A living trust is a legal document drawn up to detail how the grantor's assets are to be distributed after death. In contrast to a will where the court seizes control of the estate, in a living trust, the grantor avoids probate and maintains complete control. While a living trust does carry advantages, it also has many disadvantages.
Creating a living trust entails a lot of paperwork, which equates to a high price tag. The grantor must not only pay the higher attorney's costs, but must also pay to have each asset transferred out of the grantor's name and into the name of the living trust. Depending on the size of the estate and the complexity involved, these fees could really add up. In some cases, creating a living trust can end up costing two or three times the cost of setting up a will.
Unlike a will that can be written and put away until needed, a living trust must be continuously monitored. Once the assets are transferred into the living trust, these assets must be monitored on an annual basis to ensure that the living trust's objectives continue to be met. Separate bookkeeping for the living trust is also required to keep the trust's assets separate from the rest of the grantors' personal assets that remain in their names.
Ability to Make Changes
When a living trust is first created, the grantor must decide whether that trust will be revocable or irrevocable. In a revocable living trust, the grantor can make changes to the trust at any given time. However, in an irrevocable living trust, the grantor won't be able to make changes. Choosing the wrong type of trust in the beginning can lead to regret later on. For example, if the grantor accidentally overlooked some assets and failed to place them into an irrevocable living trust, those assets couldn't be added at a later time.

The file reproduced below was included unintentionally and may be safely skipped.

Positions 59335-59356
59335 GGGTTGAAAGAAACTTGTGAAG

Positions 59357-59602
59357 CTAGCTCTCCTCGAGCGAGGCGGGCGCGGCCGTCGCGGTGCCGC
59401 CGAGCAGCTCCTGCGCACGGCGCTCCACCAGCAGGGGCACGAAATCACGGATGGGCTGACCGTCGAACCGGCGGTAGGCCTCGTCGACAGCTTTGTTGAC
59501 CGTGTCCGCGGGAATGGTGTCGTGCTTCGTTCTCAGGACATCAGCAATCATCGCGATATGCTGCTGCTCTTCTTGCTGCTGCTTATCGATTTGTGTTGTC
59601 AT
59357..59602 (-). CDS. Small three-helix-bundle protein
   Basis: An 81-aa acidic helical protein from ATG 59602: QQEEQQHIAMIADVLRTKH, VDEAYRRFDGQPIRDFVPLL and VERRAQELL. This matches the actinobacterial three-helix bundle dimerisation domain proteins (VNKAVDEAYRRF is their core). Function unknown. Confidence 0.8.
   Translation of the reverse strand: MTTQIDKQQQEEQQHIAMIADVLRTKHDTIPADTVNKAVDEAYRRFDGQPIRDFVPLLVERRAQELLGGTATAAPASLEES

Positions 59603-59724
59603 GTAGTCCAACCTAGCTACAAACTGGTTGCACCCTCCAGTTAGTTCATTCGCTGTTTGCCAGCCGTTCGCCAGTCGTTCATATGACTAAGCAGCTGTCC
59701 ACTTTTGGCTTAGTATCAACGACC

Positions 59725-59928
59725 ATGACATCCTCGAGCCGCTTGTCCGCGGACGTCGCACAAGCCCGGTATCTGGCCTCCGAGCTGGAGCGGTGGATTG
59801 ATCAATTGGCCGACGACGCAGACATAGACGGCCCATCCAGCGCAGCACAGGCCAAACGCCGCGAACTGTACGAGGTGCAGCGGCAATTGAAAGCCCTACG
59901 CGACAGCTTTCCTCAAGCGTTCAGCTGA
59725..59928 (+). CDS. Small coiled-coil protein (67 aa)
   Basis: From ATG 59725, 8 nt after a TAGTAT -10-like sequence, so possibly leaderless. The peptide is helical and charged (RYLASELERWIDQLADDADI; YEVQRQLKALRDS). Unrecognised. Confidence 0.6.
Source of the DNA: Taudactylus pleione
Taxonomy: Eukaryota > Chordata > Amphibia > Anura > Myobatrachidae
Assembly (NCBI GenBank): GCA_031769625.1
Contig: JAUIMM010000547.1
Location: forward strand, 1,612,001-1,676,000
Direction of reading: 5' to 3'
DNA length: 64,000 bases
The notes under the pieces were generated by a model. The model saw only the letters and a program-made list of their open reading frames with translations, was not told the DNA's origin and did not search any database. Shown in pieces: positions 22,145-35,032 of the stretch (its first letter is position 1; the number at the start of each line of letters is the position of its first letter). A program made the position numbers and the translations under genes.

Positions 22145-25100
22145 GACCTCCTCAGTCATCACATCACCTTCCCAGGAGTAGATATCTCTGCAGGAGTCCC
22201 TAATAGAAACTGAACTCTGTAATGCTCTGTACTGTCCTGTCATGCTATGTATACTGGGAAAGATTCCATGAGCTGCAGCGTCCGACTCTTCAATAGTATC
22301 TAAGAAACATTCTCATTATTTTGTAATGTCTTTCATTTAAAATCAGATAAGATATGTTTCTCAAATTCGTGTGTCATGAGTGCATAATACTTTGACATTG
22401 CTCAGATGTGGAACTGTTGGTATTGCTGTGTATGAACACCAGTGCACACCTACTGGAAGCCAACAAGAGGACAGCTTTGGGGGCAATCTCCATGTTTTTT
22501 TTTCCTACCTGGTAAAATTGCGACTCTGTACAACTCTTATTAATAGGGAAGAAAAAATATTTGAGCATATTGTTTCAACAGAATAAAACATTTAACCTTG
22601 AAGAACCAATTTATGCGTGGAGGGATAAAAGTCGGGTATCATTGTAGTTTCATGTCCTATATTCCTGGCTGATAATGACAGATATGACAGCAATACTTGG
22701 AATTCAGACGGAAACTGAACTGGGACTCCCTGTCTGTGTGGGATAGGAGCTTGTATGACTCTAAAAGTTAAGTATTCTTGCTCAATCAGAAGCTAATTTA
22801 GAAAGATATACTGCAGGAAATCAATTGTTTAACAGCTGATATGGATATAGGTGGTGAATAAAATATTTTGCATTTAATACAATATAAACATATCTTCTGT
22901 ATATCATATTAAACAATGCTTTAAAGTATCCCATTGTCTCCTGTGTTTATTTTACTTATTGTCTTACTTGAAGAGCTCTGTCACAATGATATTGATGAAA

Having a living trust limits the amount of tax opportunities after the grantor's death. Individuals who go through probate, or utilize postmortem tax planning strategies, are usually able to qualify for significant savings through certain tax deductions. However, these deductions are not available for those dealing with a living trust. The only exception to this rule is if the beneficiary of the living trust is a charitable organization. Several tax breaks are offered for living trusts that are going to charity.
- Kevin J. Waite, P.C.: Advantages and Disadvantages of Living Trusts
- Asset Protection Corporation: Advantages and disadvantages of Living Trusts
- Living Trust Network: FAQs About Revocable Living Trusts
- Michigan State University Extension: Advantages and Disadvantages of a Living Trust
- Ecological Society of America: Planning a Gift to ESA Living Trusts Advantages and Disadvantages
- Barber Emerson, L.C.: Advantages and Disadvantages of a Revocable Trust
- How to Find Family Trust Records
- How to Recover Revocable Trust Bank Accounts
- What Happens When a Living Trust Is Contested?
- What Is a Defective Irrevocable Trust?
- What Is the Power of a Trustee in a Testamentary Trust?
- How to Challenge a Living Trust
- How to Put My House in a Trust
- Can Creditors of the Beneficiary's Go After His Irrevocable Trust?